Saraswati Samman  

The Foundation’s role in the actual process of selection for the Samman is very limited; it is confined mainly in providing secretarial assistance. The responsibility for selection is that of a Chayan Parishad constituted under the Saraswati Samman Niyamavali. The Parishad works under the chairmanship of Shri G.B. Patnaik, the former Chief Justice of India includes outstanding scholars and writers of different languages. The Parishad is assisted by 5 Kshetra Samities and 22 Bhasha Samities.

The process starts with a general invitation to a large number of literary organisations, universities, scholars, teachers and discerning readers for proposals. These proposals are referred to the respective Bhasha Samities, which are free to consider any other eligible work, even though not proposed. There is a separate Bhasha Samiti for each language. It has 3 members and one of them acts as its convenor. To ensure both continuity and change at least one member is ordinarily replaced every year. The Members of these Samities are well known scholars, writers, critics etc.. Each Bhasha Samiti is required to submit a detailed report in three parts, as provided in the Saraswati Samman Niyamavali.

In the second phase the recommendations of the various Bhasha Samities are examined in detail by the respective Kshetra Samities. The Kshetra Samities are organised as follows.

•  East : Assamese, Bengali, Manipuri, Maithili and Oriya.
•  East II : Bodo, Nepali and Santhali
•  North : Hindi, Dogri, Kashmiri, Punjabi and Urdu.
•  West : Gujarati, Konkani, Marathi and Sindhi.
•  South : Kannada, Malayalam, Tamil and Telugu.

(Sanskrit is not permanently included in any Kshetra Samiti but by rotation is included in a different Kshetra Samiti every year).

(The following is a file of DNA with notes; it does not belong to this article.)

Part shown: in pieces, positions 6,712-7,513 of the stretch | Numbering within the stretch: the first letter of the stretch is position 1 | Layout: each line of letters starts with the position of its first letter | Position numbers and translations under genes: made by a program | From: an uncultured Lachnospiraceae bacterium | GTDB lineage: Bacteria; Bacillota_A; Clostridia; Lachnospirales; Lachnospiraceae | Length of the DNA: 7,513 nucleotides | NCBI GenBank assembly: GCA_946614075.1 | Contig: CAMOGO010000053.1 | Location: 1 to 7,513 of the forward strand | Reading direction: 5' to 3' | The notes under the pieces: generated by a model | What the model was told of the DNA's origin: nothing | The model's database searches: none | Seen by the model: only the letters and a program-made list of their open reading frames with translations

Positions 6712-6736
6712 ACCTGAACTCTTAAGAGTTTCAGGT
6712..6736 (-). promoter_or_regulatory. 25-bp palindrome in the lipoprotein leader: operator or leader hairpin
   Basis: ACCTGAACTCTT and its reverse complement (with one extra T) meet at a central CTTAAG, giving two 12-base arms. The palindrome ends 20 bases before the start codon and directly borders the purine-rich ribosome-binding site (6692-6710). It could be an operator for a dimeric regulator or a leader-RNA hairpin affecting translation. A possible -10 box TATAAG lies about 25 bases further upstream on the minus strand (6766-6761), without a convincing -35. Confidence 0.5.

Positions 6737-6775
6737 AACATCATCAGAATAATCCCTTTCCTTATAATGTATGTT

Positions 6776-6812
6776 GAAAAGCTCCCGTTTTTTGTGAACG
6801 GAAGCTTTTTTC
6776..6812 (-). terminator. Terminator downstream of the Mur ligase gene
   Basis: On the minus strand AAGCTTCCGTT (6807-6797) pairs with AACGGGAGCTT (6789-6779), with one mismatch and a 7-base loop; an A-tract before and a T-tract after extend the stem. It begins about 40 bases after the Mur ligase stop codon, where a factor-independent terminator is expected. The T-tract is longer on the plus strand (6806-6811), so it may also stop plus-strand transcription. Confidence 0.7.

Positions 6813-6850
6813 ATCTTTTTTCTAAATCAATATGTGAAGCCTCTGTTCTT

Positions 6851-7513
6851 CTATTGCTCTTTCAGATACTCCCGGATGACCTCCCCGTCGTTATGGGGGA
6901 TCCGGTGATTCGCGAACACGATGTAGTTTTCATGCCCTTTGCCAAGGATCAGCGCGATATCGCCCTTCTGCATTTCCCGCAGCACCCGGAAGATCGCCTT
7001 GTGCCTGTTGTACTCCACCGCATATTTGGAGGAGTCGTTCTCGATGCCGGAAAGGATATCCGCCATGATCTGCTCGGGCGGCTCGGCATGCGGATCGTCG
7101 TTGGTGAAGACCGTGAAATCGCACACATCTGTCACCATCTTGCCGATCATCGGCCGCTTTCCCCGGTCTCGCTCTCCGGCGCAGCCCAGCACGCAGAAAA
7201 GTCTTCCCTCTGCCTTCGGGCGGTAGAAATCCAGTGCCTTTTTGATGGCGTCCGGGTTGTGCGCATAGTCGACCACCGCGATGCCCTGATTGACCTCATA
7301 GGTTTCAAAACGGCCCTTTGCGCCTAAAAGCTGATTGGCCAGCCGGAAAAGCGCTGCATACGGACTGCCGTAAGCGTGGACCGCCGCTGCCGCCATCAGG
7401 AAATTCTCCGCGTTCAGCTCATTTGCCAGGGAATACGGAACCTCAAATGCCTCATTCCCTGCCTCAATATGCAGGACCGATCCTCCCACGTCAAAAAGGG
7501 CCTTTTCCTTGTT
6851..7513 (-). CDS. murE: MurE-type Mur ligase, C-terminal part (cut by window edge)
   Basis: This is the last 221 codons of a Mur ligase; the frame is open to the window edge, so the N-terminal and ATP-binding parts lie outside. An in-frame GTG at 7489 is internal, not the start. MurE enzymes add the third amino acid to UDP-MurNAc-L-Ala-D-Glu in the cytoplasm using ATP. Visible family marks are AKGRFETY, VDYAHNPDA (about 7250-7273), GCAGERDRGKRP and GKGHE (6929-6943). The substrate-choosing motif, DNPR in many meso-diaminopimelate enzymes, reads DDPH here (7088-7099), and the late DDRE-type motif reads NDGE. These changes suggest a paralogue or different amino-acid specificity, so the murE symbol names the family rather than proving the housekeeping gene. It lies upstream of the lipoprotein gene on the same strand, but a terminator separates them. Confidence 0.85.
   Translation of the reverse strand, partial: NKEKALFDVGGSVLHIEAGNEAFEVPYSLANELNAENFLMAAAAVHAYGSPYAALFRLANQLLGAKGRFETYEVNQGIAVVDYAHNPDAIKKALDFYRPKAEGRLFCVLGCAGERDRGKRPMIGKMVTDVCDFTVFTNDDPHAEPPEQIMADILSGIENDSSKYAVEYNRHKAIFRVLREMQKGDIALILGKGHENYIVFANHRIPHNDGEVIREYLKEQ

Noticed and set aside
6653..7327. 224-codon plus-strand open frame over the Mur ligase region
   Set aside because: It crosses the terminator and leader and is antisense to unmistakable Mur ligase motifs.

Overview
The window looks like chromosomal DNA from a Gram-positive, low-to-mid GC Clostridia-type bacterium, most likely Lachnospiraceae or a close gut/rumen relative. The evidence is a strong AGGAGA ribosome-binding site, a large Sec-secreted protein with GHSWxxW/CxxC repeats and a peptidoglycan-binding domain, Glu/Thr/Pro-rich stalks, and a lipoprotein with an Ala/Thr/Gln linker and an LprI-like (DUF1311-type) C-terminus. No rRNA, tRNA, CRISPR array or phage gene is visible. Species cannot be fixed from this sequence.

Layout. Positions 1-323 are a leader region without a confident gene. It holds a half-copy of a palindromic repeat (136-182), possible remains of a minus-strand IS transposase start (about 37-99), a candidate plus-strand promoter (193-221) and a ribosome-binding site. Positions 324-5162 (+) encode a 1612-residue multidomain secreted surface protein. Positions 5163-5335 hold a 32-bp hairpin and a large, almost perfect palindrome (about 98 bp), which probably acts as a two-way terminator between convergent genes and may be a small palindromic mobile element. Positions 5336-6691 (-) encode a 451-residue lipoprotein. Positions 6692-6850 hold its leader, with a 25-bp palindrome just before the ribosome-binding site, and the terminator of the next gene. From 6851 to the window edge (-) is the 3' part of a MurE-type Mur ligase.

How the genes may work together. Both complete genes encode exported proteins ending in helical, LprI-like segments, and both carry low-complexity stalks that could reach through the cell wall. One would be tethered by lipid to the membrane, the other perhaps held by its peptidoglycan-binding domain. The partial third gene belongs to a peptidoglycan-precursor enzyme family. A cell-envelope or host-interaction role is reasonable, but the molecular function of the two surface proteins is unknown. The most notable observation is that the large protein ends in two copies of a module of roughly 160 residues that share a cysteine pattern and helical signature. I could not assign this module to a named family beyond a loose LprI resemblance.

A Kshetra Samiti is composed of the convenors of the related Bhasha Samities and is presided over by a member of the Chayan Parishad nominated by the Chairman. The Kshetra Samities thus provide the first multilingual mechanism for a comparative assessment of the literary works in different languages. This comparative assessment has been appropriately emphasized by the importance given to the functioning of a Kshetra Samiti in the scheme of selection. A Kshetra Samiti formulates its recommendation after considering the reports of the Bhasha Samities falling with in its jurisdiction. It is free to consider any eligible work even when it has not been recommended by any Bhasha Samiti. Subsequently the convenors of the Bhasha Samites (they all are members of their respective Kshetra Samities) are informed about the decisions of the other Kshetra Samites and are required to express their views on the books recommended by 5 Kshetra Samities and indicate their choice. The detailed assessments by the Kshetra Samities collectively and subsequently by its members individually have proved to be very useful. A very happy aspect is that the members of the Kshetra Samities have not been acting mainly as the representatives of their respective languages but, rising above that level, as scholars and critics of Indian literature. The final comparative assessment and once again a very detailed one is made by the Chayan Parishad. The Chayan Parishad and the Samities at the two lower levels are not bound by the proposals and the recommendations submitted to them but are free to consider other eligible works also.

This 3-tier process of selection is fully integrated from top to bottom. The convenors/representatives of the Bhasha Samities constitute the Kshetra Samities and two of them by rotation also serve as members of the Chayan Parishad for a year along with 8 other ‘long term’ members. Further, atleast 5 members of the highest decision taking body i.e. the Chayan Parishad participate actively at the Kshetra Samiti level. In all more than 80 eminent scholars of the country actively participate in the process of selection and the work which is finally selected for the Samman under goes a close scrutiny by more than 40 scholars at various levels. In order to assist these persons adequate translations of works, reviews, critical writings relating to works under consideration etc. are provided to them.

The elaborate and intense process ensures that the criteria or fairness, objectivity and impartiality are strictly adhered to as far as humanly possible. No other literary award of such a high monetary value (Rs. 5 lakhs) has such an elaborate, meticulous and intense system of selection.

Copyright © 2009 KK Birla Foundation